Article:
Here comes knowledge–a hideous monster
Clad in a cloth of so pink a disaster.
She stands tall for being short,
And breathes in a piglike snort.
She squeals in fury to get attention,
From the students laughing in an outtahir dimension.
She calms, she groans,
—A chill to the bones.
And today she teaches
Or rather, our brains she leeches,
With sutras of morality,
To submit our souls to ‘FATALITY’!
With plans of morbid routine,
Because our curiosity is a sin.
A horrid doggerel for this prompt:
Tell us about a teacher who had a real impact on your life, either for the better or the worse. How is your life different today because of him or her?
Obviously the theme ought to be TEACHER. Hey, being a teacher is a virtuous occupation, and I so wanted to write something about living this profession outside the four walls of the school. But one afternoon, I encountered this fun activity Jon Whitworth proposed:
Write a poem in McGonagallese doggerel – 10 or 12 lines and make them bad. Why am I asking you to do this? Because I want you to free yourself from the parrot-critic perched on your shoulder who has probably killed more poetry than ever booze or LSD did.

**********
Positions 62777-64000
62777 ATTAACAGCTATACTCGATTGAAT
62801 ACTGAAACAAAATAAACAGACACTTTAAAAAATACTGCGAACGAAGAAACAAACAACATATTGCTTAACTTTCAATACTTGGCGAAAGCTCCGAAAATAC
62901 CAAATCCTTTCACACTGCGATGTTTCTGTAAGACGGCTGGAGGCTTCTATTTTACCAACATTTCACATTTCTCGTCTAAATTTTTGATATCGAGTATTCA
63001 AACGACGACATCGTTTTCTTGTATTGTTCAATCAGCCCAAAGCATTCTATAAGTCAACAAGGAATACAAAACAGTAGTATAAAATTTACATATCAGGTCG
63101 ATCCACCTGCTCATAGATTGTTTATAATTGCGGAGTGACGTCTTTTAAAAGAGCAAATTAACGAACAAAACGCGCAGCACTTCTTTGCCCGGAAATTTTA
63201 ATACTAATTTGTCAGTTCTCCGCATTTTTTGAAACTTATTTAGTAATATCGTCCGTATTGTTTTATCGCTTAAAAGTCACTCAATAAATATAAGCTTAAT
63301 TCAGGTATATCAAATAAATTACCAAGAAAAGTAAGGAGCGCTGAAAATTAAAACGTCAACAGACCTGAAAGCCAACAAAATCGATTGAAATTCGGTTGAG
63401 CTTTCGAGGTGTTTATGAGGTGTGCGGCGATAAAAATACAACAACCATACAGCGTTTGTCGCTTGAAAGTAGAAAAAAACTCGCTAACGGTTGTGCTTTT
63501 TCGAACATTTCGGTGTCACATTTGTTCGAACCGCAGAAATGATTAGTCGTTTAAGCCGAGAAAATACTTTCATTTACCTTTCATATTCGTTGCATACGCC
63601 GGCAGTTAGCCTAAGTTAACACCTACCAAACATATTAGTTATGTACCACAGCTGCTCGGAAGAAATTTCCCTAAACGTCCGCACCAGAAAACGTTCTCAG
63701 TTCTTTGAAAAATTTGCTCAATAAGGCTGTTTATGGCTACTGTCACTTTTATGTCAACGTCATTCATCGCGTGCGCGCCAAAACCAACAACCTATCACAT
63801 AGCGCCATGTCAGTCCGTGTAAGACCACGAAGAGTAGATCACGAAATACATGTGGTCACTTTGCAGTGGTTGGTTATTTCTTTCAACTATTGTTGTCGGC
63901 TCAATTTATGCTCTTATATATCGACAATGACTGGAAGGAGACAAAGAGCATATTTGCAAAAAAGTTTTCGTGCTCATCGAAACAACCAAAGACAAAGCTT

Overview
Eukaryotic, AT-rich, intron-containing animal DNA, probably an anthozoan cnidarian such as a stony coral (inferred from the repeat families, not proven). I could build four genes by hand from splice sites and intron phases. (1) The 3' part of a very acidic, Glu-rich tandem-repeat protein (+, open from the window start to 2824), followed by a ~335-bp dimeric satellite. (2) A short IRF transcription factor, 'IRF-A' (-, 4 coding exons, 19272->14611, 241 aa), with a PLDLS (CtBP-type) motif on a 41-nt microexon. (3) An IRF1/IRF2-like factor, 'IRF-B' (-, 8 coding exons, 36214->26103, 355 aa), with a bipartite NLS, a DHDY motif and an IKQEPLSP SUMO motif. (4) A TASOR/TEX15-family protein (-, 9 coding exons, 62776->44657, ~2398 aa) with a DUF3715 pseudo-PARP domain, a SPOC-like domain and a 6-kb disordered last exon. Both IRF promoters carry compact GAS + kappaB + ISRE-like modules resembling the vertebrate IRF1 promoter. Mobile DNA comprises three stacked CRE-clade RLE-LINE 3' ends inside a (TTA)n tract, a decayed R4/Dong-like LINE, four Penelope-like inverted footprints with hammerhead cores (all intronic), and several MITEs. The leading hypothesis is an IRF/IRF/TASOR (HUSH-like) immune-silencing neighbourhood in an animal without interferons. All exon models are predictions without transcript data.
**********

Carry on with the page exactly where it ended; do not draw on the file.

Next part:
Yes. The activity came from Writing Poetry, his book, published by A & C Black Publishers Limited, first in 2001, then 2006. You should look up on it; the first chapters that I’ve read so far are fun, they aren’t replete with the elitist ambiance poetry books are known for. His words are kind to professionals and amateurs alike, in fact, to all creative dispositions (except for the elitist and pretentious). And his activities feel like games. You feel a lot less inhibited, less conscious, and thus you get to love the works you do. The other poem about job-hunting was also a response to the first activity of his book.
I had my share of horrid teachers, but the pink teacher from the Ministry of Magic stuck on me the most, and so I had to create this variation of her. So fun.
By the way, doggerel poems are horrid poems that have rhyme but no meter. It lambasts the schools who prefer the discipline of meter, I believe. Hence, most of these poems do intend to be comic and horrid. Why not try them yourself? Link them in the comment section below, or throw me a pingback if you will. Thanks!